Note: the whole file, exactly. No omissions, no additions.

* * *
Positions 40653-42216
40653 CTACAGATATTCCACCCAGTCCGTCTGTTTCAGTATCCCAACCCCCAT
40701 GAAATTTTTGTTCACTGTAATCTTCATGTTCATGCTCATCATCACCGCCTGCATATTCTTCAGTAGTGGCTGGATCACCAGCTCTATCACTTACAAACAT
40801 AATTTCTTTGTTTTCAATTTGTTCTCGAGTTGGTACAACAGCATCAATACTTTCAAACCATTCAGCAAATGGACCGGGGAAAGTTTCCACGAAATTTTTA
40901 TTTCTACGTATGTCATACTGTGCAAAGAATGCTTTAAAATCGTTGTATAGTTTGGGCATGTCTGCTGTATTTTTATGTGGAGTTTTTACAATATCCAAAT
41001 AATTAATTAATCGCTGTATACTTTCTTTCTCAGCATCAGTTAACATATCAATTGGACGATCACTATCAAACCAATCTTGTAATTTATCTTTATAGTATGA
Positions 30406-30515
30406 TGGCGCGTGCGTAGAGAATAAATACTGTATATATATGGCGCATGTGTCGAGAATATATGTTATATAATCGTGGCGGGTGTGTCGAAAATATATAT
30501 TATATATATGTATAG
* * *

Positions 40653-42216
40653 CTACAGATATTCCACCCAGTCCGTCTGTTTCAGTATCCCAACCCCCAT
40701 GAAATTTTTGTTCACTGTAATCTTCATGTTCATGCTCATCATCACCGCCTGCATATTCTTCAGTAGTGGCTGGATCACCAGCTCTATCACTTACAAACAT
40801 AATTTCTTTGTTTTCAATTTGTTCTCGAGTTGGTACAACAGCATCAATACTTTCAAACCATTCAGCAAATGGACCGGGGAAAGTTTCCACGAAATTTTTA
40901 TTTCTACGTATGTCATACTGTGCAAAGAATGCTTTAAAATCGTTGTATAGTTTGGGCATGTCTGCTGTATTTTTATGTGGAGTTTTTACAATATCCAAAT
41001 AATTAATTAATCGCTGTATACTTTCTTTCTCAGCATCAGTTAACATATCAATTGGACGATCACTATCAAACCAATCTTGTAATTTATCTTTATAGTATGA
Positions 30406-30515
30406 TGGCGCGTGCGTAGAGAATAAATACTGTATATATATGGCGCATGTGTCGAGAATATATGTTATATAATCGTGGCGGGTGTGTCGAAAATATATAT
30501 TATATATATGTATAG